It’s a good idea to take stock and review regularly. This is not only relevant when you are learning something new but in business as well. Goal setting, then knowing how you are going to measure your progress towards those goals is a good practice to get into. Talking your progress over with someone and tracking it really helps you to see how far you’ve come. I do this monthly.
However, on a daily basis it’s too easy to forget to pause and to celebrate your achievements before moving on to the next job in hand. I’m definitely guilty of this. I take things for granted and shrug things off. My coach and my accountability buddy have both made me aware of this over the past 12 months. So, I am trying harder to take stock more. I had a call from someone this morning who I haven’t spoken to for a few years. She’s seen my posts about the FAB Network and wanted to know more. As I was talking to her, I felt really proud of what I've achieved since its conception 6 months ago. I’m also proud that actually took a moment to allow that feeling to land.
On the whole, men find it easier to big themselves up and are more confident around their capabilities than women. A friend and I were chatting about this recently. She was considering applying for a job and while she met the majority of the criteria, there were a couple of points she was lacking in. She was thinking about not even putting her application forward. Completing a job application well is a skill in itself. I saw some corkers when I was shortlisting for teaching staff as the prison education manager that’s for sure! According to a recent study, statistics show that women are far less inclined to self-promote even when a job with higher pay is at stake. Societal norms are mentioned, and self-evaluation is just another example of where there is a gender gap.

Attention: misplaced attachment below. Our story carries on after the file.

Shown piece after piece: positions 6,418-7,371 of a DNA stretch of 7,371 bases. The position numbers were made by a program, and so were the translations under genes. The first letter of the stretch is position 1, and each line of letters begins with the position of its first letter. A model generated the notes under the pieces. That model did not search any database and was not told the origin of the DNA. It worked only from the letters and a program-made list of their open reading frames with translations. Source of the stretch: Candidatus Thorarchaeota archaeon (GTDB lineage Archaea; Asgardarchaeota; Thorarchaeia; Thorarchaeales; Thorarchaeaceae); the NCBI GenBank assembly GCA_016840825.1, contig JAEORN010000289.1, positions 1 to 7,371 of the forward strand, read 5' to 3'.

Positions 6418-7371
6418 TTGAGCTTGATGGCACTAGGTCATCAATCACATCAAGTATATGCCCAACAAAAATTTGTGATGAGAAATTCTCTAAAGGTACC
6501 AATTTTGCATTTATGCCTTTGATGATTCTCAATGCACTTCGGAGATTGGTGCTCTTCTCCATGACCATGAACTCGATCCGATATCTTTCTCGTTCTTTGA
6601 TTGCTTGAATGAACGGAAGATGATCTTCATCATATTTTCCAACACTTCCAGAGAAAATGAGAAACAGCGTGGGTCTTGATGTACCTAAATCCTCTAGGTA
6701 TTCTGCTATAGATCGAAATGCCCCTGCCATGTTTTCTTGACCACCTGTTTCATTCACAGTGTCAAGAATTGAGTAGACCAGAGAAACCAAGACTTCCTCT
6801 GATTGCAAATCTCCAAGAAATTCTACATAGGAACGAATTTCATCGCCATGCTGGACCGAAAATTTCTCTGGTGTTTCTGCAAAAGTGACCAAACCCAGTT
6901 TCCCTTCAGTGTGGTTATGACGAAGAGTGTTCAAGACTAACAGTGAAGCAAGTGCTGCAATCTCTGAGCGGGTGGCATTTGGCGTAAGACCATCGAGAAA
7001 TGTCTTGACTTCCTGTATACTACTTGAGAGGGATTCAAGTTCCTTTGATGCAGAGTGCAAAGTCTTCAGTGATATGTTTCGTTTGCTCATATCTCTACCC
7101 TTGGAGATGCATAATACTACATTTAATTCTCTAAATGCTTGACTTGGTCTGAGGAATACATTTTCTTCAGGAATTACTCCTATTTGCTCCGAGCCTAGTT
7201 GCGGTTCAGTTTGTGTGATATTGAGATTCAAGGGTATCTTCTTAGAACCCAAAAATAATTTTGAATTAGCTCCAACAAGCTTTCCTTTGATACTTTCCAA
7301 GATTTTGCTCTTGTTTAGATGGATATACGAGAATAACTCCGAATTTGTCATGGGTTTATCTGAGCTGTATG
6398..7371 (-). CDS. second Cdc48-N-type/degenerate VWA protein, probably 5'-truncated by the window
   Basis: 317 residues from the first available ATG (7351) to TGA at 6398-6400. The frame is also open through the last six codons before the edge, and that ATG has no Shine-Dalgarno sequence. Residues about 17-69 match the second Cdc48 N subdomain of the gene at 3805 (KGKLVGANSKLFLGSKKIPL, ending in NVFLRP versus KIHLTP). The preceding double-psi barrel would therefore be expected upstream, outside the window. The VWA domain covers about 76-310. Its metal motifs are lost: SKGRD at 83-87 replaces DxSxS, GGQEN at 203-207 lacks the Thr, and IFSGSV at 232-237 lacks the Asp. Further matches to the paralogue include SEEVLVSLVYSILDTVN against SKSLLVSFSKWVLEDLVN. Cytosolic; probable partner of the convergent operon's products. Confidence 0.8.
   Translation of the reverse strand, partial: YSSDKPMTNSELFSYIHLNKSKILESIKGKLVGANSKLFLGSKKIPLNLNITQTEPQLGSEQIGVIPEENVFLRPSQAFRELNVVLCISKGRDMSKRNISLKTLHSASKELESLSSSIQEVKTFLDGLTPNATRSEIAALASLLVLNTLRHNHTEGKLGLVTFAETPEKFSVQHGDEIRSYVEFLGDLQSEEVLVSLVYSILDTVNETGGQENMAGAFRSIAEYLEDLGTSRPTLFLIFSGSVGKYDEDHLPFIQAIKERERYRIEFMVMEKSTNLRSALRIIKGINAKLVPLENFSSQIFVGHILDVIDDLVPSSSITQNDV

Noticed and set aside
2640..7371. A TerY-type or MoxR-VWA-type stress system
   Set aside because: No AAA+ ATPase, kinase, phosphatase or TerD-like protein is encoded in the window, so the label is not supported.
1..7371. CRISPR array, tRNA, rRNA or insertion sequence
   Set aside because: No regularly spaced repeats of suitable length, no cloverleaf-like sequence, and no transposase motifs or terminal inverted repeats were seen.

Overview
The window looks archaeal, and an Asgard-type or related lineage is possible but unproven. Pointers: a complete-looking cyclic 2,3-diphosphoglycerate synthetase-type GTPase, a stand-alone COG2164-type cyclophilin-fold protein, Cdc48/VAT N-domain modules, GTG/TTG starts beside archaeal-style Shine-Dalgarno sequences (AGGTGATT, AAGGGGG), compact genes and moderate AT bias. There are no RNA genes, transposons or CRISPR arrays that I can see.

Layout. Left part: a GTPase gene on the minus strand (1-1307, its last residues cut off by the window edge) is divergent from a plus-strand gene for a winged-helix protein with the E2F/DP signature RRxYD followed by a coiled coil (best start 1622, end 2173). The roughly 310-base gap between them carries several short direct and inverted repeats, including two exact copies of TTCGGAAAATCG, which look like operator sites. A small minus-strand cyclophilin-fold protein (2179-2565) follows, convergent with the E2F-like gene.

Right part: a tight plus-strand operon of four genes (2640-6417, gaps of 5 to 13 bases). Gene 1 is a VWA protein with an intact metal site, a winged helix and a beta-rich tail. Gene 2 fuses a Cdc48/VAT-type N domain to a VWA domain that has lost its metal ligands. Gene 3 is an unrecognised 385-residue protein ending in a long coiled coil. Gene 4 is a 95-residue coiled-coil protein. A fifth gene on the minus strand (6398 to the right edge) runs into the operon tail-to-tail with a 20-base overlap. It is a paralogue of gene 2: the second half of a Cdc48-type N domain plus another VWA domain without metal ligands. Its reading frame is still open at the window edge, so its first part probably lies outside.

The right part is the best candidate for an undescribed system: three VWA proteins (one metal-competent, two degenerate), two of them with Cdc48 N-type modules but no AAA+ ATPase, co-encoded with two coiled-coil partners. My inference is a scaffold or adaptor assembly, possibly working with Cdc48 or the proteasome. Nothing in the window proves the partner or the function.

Develop your self-belief
My conclusions from this week’s musing? Us girls need to get a grip. How can we expect someone else to believe in us if we don’t fully believe in ourselves? We need to exercise our self-belief muscles so we can blow our own trumpets louder with our heads held high.
I’m committing to the following for the next 4 weeks to develop my self-belief muscle:
Making a note of at least 3 things I’ve achieved towards my goals each day however small
Reflect at the end of each week on the distance travelled
Record the achievements in one place so I can see the accumulative effect
Who’s with me?
PS. FAB Network meetings are held on the second Wednesday of each month 1100-1300 - a mix of online and F2F - next week we are in NOTTINGHAM -grab your ticket now